End points of planar reaching movements are disrupted by small force pulses: An evaluation of the hypothesis of equifinality

F. C. Popescu*, W. Z. Rymer

*Corresponding author for this work

Research output: Contribution to journalArticlepeer-review

27 Scopus citations


A single force pulse was applied unexpectedly to the arms of five normal human subjects during nonvisually guided planar reaching movements of 10-cm amplitude. The pulse was applied by a powered manipulandum in a direction perpendicular to the motion of the hand, which gripped the manipulandum via a handle at the beginning, at the middle, or toward the end the movement. It was small and brief (10 N, 10 ms), so that it was barely perceptible. We found that the end points of the perturbed motions were systematically different from those of the unperturbed movements. This difference, dubbed 'terminal error,' averaged 14.4 ± 9.8% (mean ± SD) of the movement distance. The terminal error was not necessarily in the direction of the perturbation, although it was affected by it, and it did not decrease significantly with practice. For example, while perturbations involving elbow extension resulted in a statistically significant shift in mean end-point and target-acquisition frequency, the flexion perturbations were not clearly affected. We argue that this error distribution is inconsistent with the 'equilibrium point hypothesis' (EPH), which predicts minimal terminal error is determined primarily by the variance in the command signal itself, a property referred to as 'equifinality.' This property reputedly derives from the 'spring-like' properties of muscle and is enhanced by reflexes. To ensure that terminal errors were not due to mid-course voluntary corrections, we only accepted trials in which the final position was already established before such a voluntary response to the perturbation could have begun, that is, in a time interval shorter than the minimum reaction time (RT) for that subject. This RT was estimated for each subject in supplementary experiments in which the subject was instructed to move to a new target if perturbed and to the old target if no perturbation was detected. These RT movements were found to either stop or slow greatly at the original target, then re-accelerate to the new one. The average latency of this second motion was used to estimate the voluntary RT for each subject (316 ms mean). Additionally, we found that the hand neither exerted target-oriented force against the handle nor drifted toward the desired end point just before coming to rest, making it unlikely that the mechanical properties of the manipulandum prevented the hand from reaching its intended target.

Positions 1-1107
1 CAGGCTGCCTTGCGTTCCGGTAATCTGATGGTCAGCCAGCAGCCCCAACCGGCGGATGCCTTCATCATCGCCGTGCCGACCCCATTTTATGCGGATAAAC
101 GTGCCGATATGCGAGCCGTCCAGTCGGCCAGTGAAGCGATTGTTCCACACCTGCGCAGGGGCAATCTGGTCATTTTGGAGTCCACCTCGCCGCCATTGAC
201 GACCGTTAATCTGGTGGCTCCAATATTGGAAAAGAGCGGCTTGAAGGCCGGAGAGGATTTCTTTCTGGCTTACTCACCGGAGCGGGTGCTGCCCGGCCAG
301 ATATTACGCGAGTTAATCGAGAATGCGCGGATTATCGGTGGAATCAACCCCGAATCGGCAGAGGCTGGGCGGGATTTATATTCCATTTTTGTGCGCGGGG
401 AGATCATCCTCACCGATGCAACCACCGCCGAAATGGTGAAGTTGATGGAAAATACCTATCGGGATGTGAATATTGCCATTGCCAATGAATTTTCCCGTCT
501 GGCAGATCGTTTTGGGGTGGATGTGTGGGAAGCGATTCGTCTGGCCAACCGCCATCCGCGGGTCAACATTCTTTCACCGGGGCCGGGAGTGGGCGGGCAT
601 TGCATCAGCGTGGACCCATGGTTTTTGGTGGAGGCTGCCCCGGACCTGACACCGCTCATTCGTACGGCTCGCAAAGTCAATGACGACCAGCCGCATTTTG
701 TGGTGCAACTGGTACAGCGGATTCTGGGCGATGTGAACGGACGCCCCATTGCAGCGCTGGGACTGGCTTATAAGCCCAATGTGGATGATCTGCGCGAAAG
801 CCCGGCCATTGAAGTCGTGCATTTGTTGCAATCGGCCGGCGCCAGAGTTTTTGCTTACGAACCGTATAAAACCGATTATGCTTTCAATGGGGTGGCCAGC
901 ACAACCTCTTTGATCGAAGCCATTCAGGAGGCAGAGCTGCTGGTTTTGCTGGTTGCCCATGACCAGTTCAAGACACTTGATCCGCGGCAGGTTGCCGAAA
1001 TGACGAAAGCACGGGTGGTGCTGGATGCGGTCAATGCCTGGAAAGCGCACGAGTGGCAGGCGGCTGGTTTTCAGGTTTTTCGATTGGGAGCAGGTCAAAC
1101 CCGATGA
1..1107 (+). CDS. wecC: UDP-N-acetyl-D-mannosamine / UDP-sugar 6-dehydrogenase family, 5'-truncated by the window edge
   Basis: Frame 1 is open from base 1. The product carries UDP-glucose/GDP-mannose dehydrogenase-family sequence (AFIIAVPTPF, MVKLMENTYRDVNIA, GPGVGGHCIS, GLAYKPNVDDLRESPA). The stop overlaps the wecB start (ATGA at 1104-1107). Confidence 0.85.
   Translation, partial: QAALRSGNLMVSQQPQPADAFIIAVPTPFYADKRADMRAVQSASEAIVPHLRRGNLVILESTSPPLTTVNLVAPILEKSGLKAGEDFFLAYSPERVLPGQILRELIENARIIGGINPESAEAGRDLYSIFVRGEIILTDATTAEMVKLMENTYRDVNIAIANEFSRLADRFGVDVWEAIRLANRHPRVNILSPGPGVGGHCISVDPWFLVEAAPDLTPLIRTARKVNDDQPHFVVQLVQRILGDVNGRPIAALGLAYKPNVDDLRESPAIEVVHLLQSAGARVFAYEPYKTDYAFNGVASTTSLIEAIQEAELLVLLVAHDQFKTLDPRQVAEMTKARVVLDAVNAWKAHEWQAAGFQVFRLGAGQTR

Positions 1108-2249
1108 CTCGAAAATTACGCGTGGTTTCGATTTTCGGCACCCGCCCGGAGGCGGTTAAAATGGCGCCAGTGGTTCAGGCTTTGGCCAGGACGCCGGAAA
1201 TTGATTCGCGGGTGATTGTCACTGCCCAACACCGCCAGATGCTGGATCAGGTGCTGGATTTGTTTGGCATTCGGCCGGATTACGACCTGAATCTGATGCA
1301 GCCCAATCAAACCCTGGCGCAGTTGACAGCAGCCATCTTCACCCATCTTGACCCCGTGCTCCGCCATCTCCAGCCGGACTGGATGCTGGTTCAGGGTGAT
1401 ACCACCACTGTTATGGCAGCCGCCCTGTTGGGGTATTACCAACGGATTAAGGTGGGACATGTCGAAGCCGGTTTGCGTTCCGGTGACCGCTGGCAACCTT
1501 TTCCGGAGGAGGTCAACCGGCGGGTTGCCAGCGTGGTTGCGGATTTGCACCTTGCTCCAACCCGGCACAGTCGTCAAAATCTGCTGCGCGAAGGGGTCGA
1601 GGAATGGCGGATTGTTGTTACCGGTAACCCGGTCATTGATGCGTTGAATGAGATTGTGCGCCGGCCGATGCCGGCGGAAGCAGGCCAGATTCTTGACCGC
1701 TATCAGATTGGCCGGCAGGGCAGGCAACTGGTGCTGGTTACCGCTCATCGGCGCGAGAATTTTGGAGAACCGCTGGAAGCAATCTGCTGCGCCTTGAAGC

Original languageEnglish (US)
Pages (from-to)2670-2679
Number of pages10
JournalJournal of neurophysiology
Issue number5
StatePublished - 2000

ASJC Scopus subject areas

  • Neuroscience(all)
  • Physiology


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